Books are cheaper than heroin, but they DO add up....

Amy, Carrie, Chanin and Sarah buy (and read and review) their own stuff. They've been known to shop around from dealer to dealer looking for the best price. If you're interested in slipping them something to try out, just contact us.

Sunday, January 18, 2015

Business Adventures by John Brooks

(I received a free e-ARC for this book from Net Galley.)

Fair warning: The next handful of books I review will be titles I picked up to see if I could use them in my college-level classes.  As I'm a marketing professor, that means these books will be nothing like my normal selections of urban fantasy, romance, mystery or YA.  Feel free to walk away briskly.

In the Book Description section of the Amazon page for Business Adventures: Twelve Classic Tales from the World of Wall Street you can see the following phrase: 

"Business Adventures is truly financial journalism at its liveliest and best."

The liveliest of financial journalism, huh?  That sounds, err, fascinating.

The truth is John Brooks is a great storyteller even if his subject matter isn't the typical stuff of campfire recitations.  The professional reviews of Business Adventures also compliment Brooks on his prose (a fair assessment) and his insight (also fair).  Business Adventures is likely a great read for a well-educated Baby Boomer with a strong personal interest in business machinations and the financial world.  Specifically, I found the essays about the founder of Piggly-Wiggly, the creation (and failure) of the Edsel, and the court definitions of insider trading to be fascinating.  I have absolutely no background in finance (three communication degrees), so you don't need to be a Wall Street Whiz to appreciate these stories.

The twelve classic tales of Wall Street were originally published in the New Yorker in the late 1950s and throughout the 1960s, so let's break down those components to see if this book would be a good fit for my students as compared to the group I've already identified as as a good audience for this book (well-educated Baby Boomers who like finance).

 a)  published in The New Yorker 
Google allows you to filter your search by reading level. (Did you know that? I didn't before I began this review.)  I went looking for information on reading level because more than once in reading Brooks' essays I had to stop and think about the meaning of a word.  While I don't pretend to be a walking dictionary, I read a LOT. I also like to think that I have a strong vocabulary.  I KNOW I have a stronger vocabulary than many of my students, so I wanted to find an objective measure of how difficult it would be to read New Yorker essays.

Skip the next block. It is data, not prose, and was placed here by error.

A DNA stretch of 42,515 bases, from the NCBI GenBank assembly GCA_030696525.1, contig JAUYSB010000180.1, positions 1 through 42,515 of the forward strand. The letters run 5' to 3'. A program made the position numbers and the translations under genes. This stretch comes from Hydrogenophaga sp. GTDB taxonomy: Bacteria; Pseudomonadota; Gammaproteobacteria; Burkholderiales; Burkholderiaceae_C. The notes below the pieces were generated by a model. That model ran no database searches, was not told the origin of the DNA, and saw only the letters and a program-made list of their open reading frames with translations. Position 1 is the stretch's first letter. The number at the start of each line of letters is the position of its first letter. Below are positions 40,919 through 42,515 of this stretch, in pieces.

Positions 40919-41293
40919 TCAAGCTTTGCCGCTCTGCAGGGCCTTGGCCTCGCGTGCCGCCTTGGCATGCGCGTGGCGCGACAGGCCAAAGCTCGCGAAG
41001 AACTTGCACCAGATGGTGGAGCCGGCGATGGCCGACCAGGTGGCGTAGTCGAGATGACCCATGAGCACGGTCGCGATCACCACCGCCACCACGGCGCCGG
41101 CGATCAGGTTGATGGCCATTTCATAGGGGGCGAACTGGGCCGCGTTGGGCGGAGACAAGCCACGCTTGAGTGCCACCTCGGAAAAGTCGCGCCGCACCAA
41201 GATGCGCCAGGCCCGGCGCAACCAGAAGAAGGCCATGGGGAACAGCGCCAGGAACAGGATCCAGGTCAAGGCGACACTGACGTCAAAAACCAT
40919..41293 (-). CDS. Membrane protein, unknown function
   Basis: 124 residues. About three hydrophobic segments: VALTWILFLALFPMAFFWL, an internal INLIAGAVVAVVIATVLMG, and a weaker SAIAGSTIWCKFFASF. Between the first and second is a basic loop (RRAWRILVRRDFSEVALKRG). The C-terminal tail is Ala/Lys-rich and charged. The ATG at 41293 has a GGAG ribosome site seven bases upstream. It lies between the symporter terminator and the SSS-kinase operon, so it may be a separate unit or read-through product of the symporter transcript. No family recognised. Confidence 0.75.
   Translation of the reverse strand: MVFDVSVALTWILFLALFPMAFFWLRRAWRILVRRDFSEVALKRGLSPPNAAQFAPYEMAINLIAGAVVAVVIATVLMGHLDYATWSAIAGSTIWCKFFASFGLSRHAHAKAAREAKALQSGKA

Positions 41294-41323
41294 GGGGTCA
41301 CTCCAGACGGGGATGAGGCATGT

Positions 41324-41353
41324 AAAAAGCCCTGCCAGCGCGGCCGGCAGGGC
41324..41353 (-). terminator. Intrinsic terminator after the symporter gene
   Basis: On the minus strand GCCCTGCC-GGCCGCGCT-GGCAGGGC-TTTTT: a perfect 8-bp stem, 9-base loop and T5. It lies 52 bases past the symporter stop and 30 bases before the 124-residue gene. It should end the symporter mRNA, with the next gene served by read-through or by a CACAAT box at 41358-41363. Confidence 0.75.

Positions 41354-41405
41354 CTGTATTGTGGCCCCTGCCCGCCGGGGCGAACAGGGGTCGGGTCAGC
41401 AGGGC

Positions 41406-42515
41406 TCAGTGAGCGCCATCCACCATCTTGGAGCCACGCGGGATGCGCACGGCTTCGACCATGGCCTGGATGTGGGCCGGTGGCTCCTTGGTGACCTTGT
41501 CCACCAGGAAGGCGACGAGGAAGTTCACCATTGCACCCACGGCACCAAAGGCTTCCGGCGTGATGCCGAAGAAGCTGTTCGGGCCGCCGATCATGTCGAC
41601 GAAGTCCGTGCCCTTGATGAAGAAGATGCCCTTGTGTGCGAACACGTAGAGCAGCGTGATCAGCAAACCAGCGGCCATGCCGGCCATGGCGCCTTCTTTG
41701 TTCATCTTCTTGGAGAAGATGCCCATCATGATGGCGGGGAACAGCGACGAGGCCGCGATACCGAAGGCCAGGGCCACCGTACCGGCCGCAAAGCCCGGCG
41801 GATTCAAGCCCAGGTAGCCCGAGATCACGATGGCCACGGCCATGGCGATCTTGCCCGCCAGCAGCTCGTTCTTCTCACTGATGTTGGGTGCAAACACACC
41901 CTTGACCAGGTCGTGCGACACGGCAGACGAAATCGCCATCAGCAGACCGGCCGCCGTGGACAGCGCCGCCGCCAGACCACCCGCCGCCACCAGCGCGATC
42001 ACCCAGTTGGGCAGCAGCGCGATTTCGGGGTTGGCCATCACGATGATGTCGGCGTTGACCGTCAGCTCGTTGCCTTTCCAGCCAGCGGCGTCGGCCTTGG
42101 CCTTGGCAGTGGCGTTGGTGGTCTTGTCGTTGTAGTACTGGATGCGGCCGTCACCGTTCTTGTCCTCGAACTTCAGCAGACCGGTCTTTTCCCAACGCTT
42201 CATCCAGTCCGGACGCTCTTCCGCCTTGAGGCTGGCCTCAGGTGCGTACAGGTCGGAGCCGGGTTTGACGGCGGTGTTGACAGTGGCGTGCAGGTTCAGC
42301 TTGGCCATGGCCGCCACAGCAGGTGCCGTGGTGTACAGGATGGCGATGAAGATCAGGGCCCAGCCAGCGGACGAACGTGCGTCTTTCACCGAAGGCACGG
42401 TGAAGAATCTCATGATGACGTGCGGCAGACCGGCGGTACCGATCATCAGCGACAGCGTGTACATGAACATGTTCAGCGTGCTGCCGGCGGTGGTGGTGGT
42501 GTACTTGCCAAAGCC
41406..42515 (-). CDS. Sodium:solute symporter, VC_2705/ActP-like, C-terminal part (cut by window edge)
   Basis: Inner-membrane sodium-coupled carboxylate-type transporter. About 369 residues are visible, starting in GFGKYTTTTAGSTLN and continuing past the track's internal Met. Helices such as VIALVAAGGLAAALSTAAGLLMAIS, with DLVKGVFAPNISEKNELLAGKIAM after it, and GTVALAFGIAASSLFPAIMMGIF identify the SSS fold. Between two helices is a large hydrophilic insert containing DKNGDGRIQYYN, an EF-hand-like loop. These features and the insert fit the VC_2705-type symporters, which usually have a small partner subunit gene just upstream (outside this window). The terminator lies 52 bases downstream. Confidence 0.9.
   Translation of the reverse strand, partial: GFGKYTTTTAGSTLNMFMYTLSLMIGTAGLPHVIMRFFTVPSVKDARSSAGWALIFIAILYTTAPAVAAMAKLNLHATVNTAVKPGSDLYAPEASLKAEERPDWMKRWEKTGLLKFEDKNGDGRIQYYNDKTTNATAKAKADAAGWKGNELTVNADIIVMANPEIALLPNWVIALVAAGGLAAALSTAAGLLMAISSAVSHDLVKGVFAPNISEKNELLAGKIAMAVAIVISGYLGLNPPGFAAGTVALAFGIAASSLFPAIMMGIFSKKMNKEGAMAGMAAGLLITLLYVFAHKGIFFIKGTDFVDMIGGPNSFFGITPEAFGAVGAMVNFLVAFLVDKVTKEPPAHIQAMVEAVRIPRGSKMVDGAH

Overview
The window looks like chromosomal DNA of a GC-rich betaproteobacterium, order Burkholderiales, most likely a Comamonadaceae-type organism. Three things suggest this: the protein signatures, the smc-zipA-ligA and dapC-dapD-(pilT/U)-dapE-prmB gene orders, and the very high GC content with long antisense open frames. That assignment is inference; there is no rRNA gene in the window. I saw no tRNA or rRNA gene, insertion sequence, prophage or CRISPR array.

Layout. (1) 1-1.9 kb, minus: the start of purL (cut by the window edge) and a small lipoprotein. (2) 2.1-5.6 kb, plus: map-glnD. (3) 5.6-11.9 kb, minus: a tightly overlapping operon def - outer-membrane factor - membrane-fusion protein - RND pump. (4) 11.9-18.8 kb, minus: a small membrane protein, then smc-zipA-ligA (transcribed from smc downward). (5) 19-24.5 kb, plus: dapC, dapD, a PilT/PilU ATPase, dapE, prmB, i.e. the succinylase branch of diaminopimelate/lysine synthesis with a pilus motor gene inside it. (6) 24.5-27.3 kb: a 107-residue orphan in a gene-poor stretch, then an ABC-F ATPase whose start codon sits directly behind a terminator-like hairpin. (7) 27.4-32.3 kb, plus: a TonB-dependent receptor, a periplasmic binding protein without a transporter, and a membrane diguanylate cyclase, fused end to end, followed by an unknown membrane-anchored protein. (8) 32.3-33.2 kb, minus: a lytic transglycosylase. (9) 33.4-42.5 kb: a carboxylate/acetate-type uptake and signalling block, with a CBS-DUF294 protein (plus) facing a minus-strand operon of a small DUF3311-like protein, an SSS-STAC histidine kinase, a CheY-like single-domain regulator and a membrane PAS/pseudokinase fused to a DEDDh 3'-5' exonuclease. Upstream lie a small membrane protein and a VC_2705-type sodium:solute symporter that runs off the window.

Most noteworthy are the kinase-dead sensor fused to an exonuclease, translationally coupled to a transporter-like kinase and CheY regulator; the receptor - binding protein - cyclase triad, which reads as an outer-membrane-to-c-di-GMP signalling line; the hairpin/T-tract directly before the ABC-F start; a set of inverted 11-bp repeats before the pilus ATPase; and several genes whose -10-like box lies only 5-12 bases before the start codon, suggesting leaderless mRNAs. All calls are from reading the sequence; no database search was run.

Take a look at this table to see a comparison of news sites and reading levels.  Think of basic as elementary-level texts, advanced as technical or scholarly articles and intermediate as everything in between. (Those descriptions came from here.)

The reading level percentages were generated on 1/18/15.

So, in today's world, The New Yorker is more difficult to read than general news sites but not as difficult to read as specialized financial publications.  What's even more interesting to me is how much those numbers have changed in the time Google has made this filter available.  Below is a chart of reading levels from December 2014 as reported in this blog post.

Sherk didn't report the numbers for The New Yorker.

If the reading level has decreased that much in four years, it's conceivable that essays written for a print publication in the 1950s and 1960s had an even higher reading level then the same publication does today.  But, obviously, I have no data to support that assertion.  It's based on my subjective comparison and a familial trait for speculation.

But even at today's reading level measures, essays from The New Yorker could be a stretch for students accustomed to reading text measures and tweets.

b) published in the 1950s and 1960s
This is, likely, the biggest stumbling block for using the book in my classrooms.  These stories are so much older than my students that they seem like they're written in another language.  In essays related to the New York Stock Exchange, parts of the tales are dependent on how far behind the Exchange can get on reporting current trading prices.  For a generation of students who can find scrolling stock prices at the bottom of a television screen or on a monitor in business school buildings, this challenge is difficult to comprehend.  Similarly, for readers who can finding breaking news at their thumb-tips on their mobile devices, the idea of waiting for information from a press release to trickle through the public before making stock trading decisions on that information seems truly foreign.  I'd almost like to see an annotated version of these essays with comparisons and translations today's world of information technology.  For instance, it would be useful to know how long after a 1964 press conference a news agency would publish or air a story, so that my students could see the time lag (as compared to today's industry events being live-tweeted) and then understand how those present truly would be better informed than the general trading public.  

In summary, while I believe there's an obvious target market for this work and I enjoyed reading several of the essays, this book is not a good choice for my classrooms.

Pin It

No comments:

Post a Comment